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The Nusselt number is a dimensionless number which quantifies convective heat transfer from a surface. It is named after Wilhelm Nusselt.
Selection of the characteristic length should be in the direction of growth of the boundary layer. For complex shapes, the length scale may be defined as the volume of the body divided by the surface area. Several simple examples of characteristic length scale would be the diameter of a cylinder in cross flow, the length of a vertical plate undergoing natural convection, or the diameter of a sphere. Note that the fluid thermal conductivity is typically (but not always) evaluated at the film temperature which for engineering purposes may be calculated as the average of the bulk fluid temperature and surface temperature.
For relations defined as a local Nusselt number, one should use the distance at the point of interest as the characteristic length. To obtain an average Nusselt number however, one must integrate said relation over the entire characteristic length. Typically the average Nusselt number has the form Nu = f(Ra, Pr). Empirical correlations for a wide variety of gemoetries are available that express the Nusselt number in the aformentioned form.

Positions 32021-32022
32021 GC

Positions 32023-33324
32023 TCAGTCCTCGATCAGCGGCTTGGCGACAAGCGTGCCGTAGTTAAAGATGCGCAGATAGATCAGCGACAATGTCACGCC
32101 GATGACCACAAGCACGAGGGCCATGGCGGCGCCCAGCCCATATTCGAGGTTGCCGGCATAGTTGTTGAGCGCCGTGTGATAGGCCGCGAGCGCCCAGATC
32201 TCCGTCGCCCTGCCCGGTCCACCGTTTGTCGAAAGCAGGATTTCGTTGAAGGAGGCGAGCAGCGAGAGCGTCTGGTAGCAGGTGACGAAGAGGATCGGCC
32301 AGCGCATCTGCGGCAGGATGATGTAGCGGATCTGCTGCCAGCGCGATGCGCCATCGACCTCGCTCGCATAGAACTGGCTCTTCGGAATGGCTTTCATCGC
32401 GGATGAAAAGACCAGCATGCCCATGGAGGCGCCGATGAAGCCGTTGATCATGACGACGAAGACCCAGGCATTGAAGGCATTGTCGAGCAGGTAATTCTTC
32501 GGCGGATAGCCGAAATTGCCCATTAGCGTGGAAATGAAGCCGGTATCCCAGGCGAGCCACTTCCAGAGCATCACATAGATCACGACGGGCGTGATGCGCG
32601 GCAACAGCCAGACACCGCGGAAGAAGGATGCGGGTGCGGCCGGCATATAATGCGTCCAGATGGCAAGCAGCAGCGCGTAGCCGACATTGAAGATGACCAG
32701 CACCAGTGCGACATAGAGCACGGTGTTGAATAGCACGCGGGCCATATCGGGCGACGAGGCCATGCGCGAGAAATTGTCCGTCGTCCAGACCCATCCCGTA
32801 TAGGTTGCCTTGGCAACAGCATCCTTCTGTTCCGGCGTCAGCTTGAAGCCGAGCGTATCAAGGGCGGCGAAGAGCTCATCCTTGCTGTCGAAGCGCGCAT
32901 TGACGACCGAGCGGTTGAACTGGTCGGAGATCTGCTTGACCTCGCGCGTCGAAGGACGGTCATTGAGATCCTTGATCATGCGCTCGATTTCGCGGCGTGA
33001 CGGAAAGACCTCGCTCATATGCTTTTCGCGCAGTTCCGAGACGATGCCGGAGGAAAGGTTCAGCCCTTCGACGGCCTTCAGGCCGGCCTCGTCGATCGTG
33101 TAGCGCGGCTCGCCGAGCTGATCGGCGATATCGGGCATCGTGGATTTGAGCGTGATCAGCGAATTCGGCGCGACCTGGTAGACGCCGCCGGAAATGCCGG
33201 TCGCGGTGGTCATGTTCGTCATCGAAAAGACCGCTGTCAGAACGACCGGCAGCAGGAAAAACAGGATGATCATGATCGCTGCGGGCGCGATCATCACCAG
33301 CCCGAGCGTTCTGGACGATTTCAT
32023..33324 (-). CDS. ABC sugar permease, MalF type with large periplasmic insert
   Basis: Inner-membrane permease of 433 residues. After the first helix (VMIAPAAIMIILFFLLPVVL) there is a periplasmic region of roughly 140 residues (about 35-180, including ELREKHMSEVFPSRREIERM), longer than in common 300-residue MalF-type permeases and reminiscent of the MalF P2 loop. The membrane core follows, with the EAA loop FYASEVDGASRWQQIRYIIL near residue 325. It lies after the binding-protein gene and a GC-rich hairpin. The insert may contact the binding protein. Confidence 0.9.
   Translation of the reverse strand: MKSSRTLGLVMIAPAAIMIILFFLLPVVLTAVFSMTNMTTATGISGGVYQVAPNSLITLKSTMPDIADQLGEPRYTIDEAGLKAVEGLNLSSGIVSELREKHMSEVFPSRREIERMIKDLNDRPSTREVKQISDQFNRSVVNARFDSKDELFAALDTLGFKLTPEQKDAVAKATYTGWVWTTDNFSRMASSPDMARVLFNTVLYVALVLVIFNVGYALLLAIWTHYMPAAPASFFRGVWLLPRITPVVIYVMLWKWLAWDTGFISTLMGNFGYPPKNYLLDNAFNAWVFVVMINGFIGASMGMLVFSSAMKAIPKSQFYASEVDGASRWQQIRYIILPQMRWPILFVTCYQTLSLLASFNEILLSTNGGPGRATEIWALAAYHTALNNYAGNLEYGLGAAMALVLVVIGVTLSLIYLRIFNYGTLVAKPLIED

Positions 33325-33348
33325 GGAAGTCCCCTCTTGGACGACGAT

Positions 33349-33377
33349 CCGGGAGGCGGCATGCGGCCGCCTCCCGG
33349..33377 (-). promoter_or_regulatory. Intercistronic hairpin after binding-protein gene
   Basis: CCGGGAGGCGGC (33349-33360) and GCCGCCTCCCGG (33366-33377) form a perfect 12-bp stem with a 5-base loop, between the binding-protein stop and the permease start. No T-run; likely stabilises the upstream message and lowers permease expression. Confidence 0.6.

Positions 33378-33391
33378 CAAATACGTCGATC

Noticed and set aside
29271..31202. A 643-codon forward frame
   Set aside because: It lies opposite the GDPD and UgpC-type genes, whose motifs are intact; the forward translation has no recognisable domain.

The mass transfer analog of the Nusselt number is the Sherwood number.
Free convection at a vertical wall
Cited as coming from Churchill and Chu
Free convection from horizontal plates
For the top surface of a hot object in a colder environment or bottom surface of a cold object in a hotter environment
For the bottom surface of a hot object in a colder environment or top surface of a cold object in a hotter environment
Forced convection in pipe flow
The Dittus-Boelter equation (for turbulent flow), with n=0.4 for heating of the fluid, and n=0.3 for cooling of the fluid:
|This article is licensed under the GNU Free Documentation License. It uses material from the Wikipedia article "Nusselt_number". A list of authors is available in Wikipedia.|